As the screen switched from batter view to field view, there was a half second pause where you could actually feel like you knew where the ball was going to go. Contact off the bat was true to the physics of the situation. If a lefty was behind on an outside pitch, it was headed to third base. If a righty was behind on an outside pitch, it was headed to first base.

Just like in actual baseball, playing the right angles to the ball was crucial. Know which fielder should take the ball off the bat. Call for it in your mind. Taking the wrong angle or going with the wrong player could be the difference between a fly out and a triple in this game.

One compliant: Every player was white and fat. Willie McGee and Rick Reuschel, while both equally hideous men – i mean, woof! – could not look any more different. And yet, RBI Baseball makes them identical twins. C’mon now.

Also, it should be mentioned that playing this game against the computer barely counts as playing it at all. The computer makes tiny huge mistakes.

For example, when I would play as St. Louis, I would single with Vince Coleman, and then steal second and third. Then I could bunt with the next two batters and the computer, afraid that Coleman was going to bolt home if the throw went to first, would toss it to the catcher and just wait as the batter legged out a stand up double.

After I’d bunted the bases loaded, Jack Clark would hit a bomb and the score was quickly 4-0.

Also, if you were pitching, you could stand on the far edge of the rubber and throw a curveball across to the other side of home plate and the computer would swing at it every time. And every time it’d be three straight whiffs. If three straight lefty/lefty or righty/righty match ups came up in an inning, I could quickly strike out the side.

It was the best baseball video game at the time. But then they went and made it even better with…

2. RBI Baseball 3


Reasons why RBI Baseball 3 is better than the original:

  1. You could play as all 30 MLB rosters (1990) plus all the division winners from 1983-1989…
  2. …which means you get way more players (including Bo Jackson & Ken Griffey, Jr.).
  3. You could dive/jump for the ball with your fielders.
  4. Homeruns and stellar defensive plays showed instant replays.
  5. Players weren’t chubby anymore (but they were all still white).
  6. You could play a whole season with a single team.
  7. Expanded benches and bullpens meant more strategy every game.
  8. Complete statistics from the actual season, not just AVG & HR.

There are so many different teams to choose from – 56 of them – I don’t really even know where to start, so I’ll simply list my favorite teams to play with.

1985 Kansas City Royals
– Gotta play with the champs

1990 Kansas City Royals
– Bo Jackson
– Bo Jackson
– Bo Jackson

1989 Oakland Athletics
– Rickey Henderson leading off
– Canseco/McGwire just destroy the ball
– Possibly the best team in the game

1990 Montreal Expos
– What might have been if there’s no strike in 1991?
– Tim Raines is so fast
– National Anthem = Oh, Canada

1987 St. Louis Cardinals
– One of my favorite teams ever
– Better than the original RBI Baseball Roster
– Jose Oquendo

1990 Seattle Mariners
– Ken Griffey, Jr.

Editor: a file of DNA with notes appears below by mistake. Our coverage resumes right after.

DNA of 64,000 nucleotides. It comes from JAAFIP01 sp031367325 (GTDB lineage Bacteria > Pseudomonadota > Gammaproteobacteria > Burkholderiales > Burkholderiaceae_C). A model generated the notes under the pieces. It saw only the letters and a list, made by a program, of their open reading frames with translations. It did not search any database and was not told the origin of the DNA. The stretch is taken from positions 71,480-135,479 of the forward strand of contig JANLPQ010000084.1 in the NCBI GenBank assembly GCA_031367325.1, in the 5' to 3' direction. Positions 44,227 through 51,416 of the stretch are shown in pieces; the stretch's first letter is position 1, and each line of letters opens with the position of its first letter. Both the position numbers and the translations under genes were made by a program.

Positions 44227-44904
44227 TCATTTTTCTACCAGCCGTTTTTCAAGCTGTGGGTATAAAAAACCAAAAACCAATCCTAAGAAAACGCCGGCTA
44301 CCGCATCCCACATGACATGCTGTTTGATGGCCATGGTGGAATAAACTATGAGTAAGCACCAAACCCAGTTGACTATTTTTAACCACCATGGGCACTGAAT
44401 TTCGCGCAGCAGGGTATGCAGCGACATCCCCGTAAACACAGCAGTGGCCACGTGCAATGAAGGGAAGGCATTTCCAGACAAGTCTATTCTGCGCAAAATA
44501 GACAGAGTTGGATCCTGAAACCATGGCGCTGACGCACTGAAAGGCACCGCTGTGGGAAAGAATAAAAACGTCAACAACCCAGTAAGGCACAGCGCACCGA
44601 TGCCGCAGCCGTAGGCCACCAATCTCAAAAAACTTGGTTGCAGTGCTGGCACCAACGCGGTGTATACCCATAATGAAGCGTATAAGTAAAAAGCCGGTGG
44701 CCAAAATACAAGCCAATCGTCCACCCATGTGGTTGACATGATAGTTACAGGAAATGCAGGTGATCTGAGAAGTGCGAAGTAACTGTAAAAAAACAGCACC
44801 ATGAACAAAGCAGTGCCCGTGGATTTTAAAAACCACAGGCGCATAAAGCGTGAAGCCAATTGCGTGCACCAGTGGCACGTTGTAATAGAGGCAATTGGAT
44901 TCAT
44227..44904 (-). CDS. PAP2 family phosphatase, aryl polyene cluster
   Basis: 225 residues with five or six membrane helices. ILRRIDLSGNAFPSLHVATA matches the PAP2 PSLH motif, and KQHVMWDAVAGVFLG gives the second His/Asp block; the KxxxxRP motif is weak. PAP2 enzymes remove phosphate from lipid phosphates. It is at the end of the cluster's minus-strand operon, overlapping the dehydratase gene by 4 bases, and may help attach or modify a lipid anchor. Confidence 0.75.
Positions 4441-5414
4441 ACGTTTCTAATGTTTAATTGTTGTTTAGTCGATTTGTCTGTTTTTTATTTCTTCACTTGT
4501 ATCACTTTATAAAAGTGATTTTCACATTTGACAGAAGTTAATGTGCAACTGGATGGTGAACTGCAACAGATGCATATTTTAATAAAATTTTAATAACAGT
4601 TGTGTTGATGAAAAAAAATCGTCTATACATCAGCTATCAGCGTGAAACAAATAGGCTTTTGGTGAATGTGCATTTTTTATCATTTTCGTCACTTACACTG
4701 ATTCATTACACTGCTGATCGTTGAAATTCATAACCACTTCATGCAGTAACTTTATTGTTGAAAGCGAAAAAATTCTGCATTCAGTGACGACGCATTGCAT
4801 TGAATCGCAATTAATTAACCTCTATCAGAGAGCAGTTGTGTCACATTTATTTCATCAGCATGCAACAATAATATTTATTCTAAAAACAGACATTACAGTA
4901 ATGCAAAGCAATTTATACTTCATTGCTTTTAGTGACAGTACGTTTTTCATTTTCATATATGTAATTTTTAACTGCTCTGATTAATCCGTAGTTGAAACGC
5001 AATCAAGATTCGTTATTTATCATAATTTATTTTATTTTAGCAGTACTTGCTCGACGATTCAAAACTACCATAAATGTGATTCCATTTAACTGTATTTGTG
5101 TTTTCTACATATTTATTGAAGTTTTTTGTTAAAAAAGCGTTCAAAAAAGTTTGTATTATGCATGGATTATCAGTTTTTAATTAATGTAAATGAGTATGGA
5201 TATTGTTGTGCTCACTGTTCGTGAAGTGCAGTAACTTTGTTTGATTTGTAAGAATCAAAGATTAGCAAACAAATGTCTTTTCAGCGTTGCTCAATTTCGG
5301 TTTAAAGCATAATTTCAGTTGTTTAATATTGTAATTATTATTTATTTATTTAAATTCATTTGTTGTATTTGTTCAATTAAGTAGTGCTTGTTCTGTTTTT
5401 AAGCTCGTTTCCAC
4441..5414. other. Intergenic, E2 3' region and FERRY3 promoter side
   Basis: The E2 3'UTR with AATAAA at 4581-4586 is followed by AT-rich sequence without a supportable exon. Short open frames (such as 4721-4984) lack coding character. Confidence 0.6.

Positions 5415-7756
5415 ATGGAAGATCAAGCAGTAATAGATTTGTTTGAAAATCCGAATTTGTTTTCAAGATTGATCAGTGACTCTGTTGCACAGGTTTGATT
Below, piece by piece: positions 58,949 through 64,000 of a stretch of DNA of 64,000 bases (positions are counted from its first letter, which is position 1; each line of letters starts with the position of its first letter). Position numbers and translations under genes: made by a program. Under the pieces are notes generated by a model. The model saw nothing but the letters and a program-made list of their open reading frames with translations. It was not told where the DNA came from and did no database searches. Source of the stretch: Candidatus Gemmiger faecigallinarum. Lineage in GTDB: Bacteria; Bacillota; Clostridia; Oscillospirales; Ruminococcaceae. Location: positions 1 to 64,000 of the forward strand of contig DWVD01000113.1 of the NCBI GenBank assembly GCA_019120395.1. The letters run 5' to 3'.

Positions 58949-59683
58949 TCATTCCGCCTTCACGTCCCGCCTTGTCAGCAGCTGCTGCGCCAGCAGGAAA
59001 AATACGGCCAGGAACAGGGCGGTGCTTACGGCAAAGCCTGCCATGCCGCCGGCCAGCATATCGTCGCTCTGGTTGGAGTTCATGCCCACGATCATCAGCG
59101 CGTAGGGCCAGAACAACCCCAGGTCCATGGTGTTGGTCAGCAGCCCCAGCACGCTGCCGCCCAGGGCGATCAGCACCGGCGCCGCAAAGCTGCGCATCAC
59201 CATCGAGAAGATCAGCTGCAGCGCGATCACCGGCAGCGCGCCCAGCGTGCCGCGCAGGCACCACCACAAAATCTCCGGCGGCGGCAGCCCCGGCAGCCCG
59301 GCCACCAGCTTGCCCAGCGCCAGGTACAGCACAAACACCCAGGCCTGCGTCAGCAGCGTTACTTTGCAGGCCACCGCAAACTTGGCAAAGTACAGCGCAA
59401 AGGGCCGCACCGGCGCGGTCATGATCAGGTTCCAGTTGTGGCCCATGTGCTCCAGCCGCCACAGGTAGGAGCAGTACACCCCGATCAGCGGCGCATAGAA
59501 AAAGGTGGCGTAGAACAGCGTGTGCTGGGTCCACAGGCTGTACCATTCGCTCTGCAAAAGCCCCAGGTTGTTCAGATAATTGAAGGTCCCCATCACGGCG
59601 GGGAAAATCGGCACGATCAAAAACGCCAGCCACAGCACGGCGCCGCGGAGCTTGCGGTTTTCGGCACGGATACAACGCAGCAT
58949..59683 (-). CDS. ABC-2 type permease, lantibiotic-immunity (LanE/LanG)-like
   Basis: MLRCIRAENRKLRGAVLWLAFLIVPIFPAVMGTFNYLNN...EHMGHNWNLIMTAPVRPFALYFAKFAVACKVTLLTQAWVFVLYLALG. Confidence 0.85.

These teams probably weren’t the best in the game (well, besides Oakland, which I literally just said was “probably the best team in the game”), but they were the most fun to play as. I especially liked bringing in Marquis Grissom off the bench to pinch hit late in the game for the Expos.

Poor Expos. They don’t deserve to be in D.C. today.

Welp, there you have it. The list is down to the last spot – the Best NES Game Ever. Lots of good options out there – stay tuned and comment with your pick for what you think #1 should be.

11. Marble Madness
10. Tecmo Bowl
9. Contra
8. RC Pro-Am
7. Mario Bros. 2: The Lost Levels
6. Excitebike
5. TMNT 2: The Arcade Game
4. Super Mario Bros. 3
3. RBI Baseball
2. RBI Baseball 3
1. ???


Check out Part IV of this series.

6 thoughts on “Top 11 NES Games, Part III (2-3)”

  1. Claimers and disclaimers: I own and have played in my adulthood all of these except #7.
    I’m not a huge sportsball guy these days, so games the Ribbies and Techmos haven’t held a ton of pull for me since grade school. Been waiting for more list to comment.

    My guess for #1 is Zelda and has been since the first post. It is a good, but has the problem that its “exploration” aspect is obnoxious and often required a subscription to Nintendo Power because the translation left out most of the little clues. Still amazing, and I’d stil down and play it. But I cannot see how a game as amazing and wonderful and innovative and woah like Mario 3 isn’t above everything. Well, Kirby’s Adventure rocked out almost as hard, but that’s not on the list for some reason. Also, Marble Madness is infuriatingly hard after level 5. And by that, I mean level 6. Which is the last level. And I used my Game Genie to get infinite time to beat, and still struggled. Wouldn’t be on my list. Also also, Excitebike is terrible except for the fact it has a level editor. Which makes it awesome in a historical context, but maddening now. Wait, you didn’t put Bad News Baseball on this list. And it’s the best baseball game on the NES, even without the license. Is that your #1, sir?

  2. Baseball for both #2 and #3–should have guess. RBI 3 was great though.

    Have to agree that Super Mario 3 maybe should be a little higher. Also Zelda has to be #1, has to be, right? I still find myself humming that music sometimes….so good.